Horpa language

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Native to China
Region Sichuan and Tibet
Native speakers
50,000 (2002–2004)[1]
Language codes
ISO 639-3 Either:
ero – Horpa
jih – sTodsde (Shangzhai)
Glottolog horp1240[2]

Horpa (Chinese: 道孚语 Daofu, 爾龔語 Ergong), also named Stau, Daofuhua, Bawang, Bopa, Danba, Dawu, Geshitsa, Geshiza, Geshizahua, Hor, Huo’er, Hórsók, Nyagrong-Minyag, Pawang, Rgu, Western Gyarong, Western Jiarong, Xinlong-Muya, rTau[3], is one of several closely related Rgyalrongic languages of China. Horpa is better understood as a cluster of closely related yet unintelligible dialect groups/languages closely related to Horpa Shangzhai or Stodsde skad. The term Stodsde skad is a Tibetan name meaning "language of the people of the far Northwest".


Horpa is a type of Rgyalrongic language, a branch of the Qiangic languages of the Sino-Tibetan family. Rgyalrong (proper), Lavrung, and Horpa-Shangzhai are in the Rgyalrongic subgroup. These have been organized into a family tree by Sun (2000).[4] Horpa and Shangzhai are sub-types of Horpa-Shangzhai, a Rgyalrongic language.

Geographic Distribution[edit]

Horpa is spoken in Dasang District, Danba County of Garzê Tibetan Autonomous Prefecture, Sichuan.[5] There are about 50,000 Horpa speakers in the northwestern Sichuan. It is also spoken in nearby Dawu County, where it is called 'Stau', pronounced [stawuske].[6]

The cluster of languages variously referred to as Stau, Ergong or Horpa in the literature are spoken over a large area from Ndzamthang county (in Chinese Rangtang 壤塘县) in Rngaba prefecture (Aba 阿坝州) to Rtau county (Dawu 道孚) in Dkarmdzes prefecture (Ganzi 甘孜州), in Sichuan province, China. At the moment of writing, it is still unclear how many unintelligible varieties belong to this group, but at least three must be distinguished: the language of Rtau county (referred to as ‘Stau’ in this paper), the Dgebshes language (Geshizha 格什扎话) spoken in Rongbrag county (Danba 丹巴), and the Stodsde language (Shangzhai 上寨) in Ndzamthang.[7]

Ergong is a non-tonal language (Sun 2013).[8]


The language has dialects (varieties of languages), such as the Shangzhai Horpa and Gexi Horpa (Sun 2013).[9]

Ethnologue lists sTodsde (Shangzhai 上寨, Western Jiarong) as a language variety of Shangzhai district, southern Rangtang County, where it is spoken in Puxi, Shili, and Zongke townships, and around the Duke and Zhongke rivers' confluence. There are 4,100 speakers as of 2004. Dialects are Dayili (Northern), Zongke (宗科乡; Western), and Puxi (蒲西乡; Eastern). Phonologically, the Northern and Western dialects are similar to each other, while the Eastern dialect is divergent.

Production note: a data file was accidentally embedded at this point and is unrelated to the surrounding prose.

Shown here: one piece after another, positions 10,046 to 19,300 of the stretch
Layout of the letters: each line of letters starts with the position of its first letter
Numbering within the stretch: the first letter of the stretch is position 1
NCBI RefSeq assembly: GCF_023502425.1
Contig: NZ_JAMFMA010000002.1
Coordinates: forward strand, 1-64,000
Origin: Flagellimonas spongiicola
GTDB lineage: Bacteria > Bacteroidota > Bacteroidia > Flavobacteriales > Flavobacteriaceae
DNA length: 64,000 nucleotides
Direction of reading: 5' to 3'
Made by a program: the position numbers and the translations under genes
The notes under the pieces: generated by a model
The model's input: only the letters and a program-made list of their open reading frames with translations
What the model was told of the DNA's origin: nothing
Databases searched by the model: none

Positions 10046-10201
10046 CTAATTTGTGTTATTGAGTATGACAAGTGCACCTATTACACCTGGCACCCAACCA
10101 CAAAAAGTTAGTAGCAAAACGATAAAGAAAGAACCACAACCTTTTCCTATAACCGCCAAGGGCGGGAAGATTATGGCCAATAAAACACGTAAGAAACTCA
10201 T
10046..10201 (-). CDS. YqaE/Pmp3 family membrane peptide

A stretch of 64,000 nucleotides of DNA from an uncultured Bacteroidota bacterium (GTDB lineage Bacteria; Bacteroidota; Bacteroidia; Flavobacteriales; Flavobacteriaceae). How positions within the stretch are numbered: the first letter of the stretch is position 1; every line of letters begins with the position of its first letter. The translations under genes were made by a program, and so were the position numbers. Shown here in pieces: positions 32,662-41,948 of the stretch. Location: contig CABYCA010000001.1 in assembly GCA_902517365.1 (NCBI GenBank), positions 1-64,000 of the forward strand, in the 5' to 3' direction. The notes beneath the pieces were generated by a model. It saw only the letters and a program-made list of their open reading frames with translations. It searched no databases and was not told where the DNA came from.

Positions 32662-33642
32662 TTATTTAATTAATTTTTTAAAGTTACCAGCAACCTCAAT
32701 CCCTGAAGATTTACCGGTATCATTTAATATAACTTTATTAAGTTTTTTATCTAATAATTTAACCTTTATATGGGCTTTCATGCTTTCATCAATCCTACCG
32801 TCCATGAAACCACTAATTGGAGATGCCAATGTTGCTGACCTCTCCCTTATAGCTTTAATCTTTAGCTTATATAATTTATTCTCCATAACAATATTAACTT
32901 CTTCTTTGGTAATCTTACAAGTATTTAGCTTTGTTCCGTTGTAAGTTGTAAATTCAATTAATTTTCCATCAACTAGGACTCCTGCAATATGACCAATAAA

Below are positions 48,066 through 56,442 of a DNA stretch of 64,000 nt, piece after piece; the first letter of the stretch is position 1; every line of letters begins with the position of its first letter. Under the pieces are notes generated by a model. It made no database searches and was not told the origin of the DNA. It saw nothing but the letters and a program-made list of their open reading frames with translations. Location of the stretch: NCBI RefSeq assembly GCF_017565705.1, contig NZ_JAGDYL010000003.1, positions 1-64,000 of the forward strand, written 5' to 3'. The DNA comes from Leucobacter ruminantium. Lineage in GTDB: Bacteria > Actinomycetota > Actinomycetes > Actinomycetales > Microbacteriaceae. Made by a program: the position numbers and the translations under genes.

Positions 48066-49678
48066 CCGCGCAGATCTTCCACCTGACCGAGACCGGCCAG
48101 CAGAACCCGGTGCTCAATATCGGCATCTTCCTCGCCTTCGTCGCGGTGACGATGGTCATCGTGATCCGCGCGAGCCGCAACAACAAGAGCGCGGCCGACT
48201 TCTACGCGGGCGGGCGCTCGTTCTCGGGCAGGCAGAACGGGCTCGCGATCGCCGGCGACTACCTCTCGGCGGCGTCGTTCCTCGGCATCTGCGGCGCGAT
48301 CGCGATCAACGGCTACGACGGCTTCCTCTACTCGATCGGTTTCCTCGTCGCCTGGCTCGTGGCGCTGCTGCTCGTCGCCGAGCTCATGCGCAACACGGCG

Shangzhai Horpa (Puxi Shangzhai) is a dialect of the Horpa language noted by a single consistently non-syllabic causative prefix "s", which exerts pressure on the already elaborate onset system and triggers multiple phonological adjustments (Sun 2007).[10] Gexi Horpa language not only has split verbal agreement system like rGyalrong but also has a hybrid system involving a more intricate interplay of functional and syntactic factors (Sun 2013).[9] The verbs in the rGylarongic family are marked for person and agreement, and Horpa language also has subtype of hierarchical agreement.

Stau is another name for the Horpa language (Jacques et al. 2013).[11] As a dialect of rGyalrong language, the Stau (Horpa) language follows some traits of the Tibetan language (Bradley 2012).[12] As a Qiangic language, Horpa has unique verb inflection and morphology such as the strategy of inverting the aspiration feature in the formation of the past and progressive stem(s) (Sun 2000).[4]


Verb agreement

The Horpa verb agrees with its subject. For example, zbəcʰa-i [zbəcʰe], means ‘you beat’, and zbəcʰa-u [zbəcʰo], means, 'I beat’.[13]


  1. ^ Horpa at Ethnologue (18th ed., 2015)
    sTodsde (Shangzhai) at Ethnologue (18th ed., 2015)
  2. ^ Hammarström, Harald; Forkel, Robert; Haspelmath, Martin, eds. (2017). "Horpa–Shangzhai". Glottolog 3.0. Jena, Germany: Max Planck Institute for the Science of Human History. 
  3. ^ "Horpa". Ethnologue. Retrieved 2017-05-01. 
  4. ^ a b Sun, Jackson T. S. "Stem alternations in Puxi verb inflection: toward validating the rGyalrongic subgroup in Qiangic" (PDF). Language and linguistics. 1: 161–190. 
  5. ^ "Chinese: 甘孜州丹巴县大桑区尔龚" Chinese: ; pinyin: Sūn, Chinese: 宏开; pinyin: Hóngkāi (1991). Chinese: 藏缅语音和词汇 [Tibeto-Burman Phonology and Lexicon]. Chinese Social Sciences Press. p. 211. 
  6. ^ Gates, J. P. (2016), Verbal Triplication Morphology in Stau (Mazi Dialect). Transactions of the Philological Society. doi: 10.1111/1467-968X.12083
  7. ^ Guillaume Jacques; Lai Yunfan; Anton Antonov; Lobsang Nima (January 29, 2015). Stau. Retrieved 11 May 2015. 
  8. ^ Sun Hongkai. 2013. Tibeto-Burman languages of eight watersheds [八江流域的藏缅语]. Beijing: China Social Sciences Academy Press.
  9. ^ a b Sun, Jackson T.-S.; Tian, Qianzi (2013-01-24). "Verb Agreement in Gexi Horpa". Bulletin of Chinese Linguistics. 7 (2): 203–223. doi:10.1163/2405478X-90000120. ISSN 2405-478X. 
  10. ^ Sun, Jackson T.-S. (2007-01-24). "Morphological Causative Formation in Shangzhai Horpa". Bulletin of Chinese Linguistics. 2 (1): 211–232. doi:10.1163/2405478X-90000031. ISSN 2405-478X. 
  11. ^ Gates, Jesse P. "Situ in situ: towards a dialectology of Jiāróng (rGyalrong)". 
  12. ^ Bradley, David. "Tibeto-Burman languages of China". 
  13. ^ Sun, Jackson T. (2013). "Horpa Language in Xichuan Province [Chinese: 川西霍爾語格西話動詞對協初探.]". Bulletin of Chinese Linguistics. 

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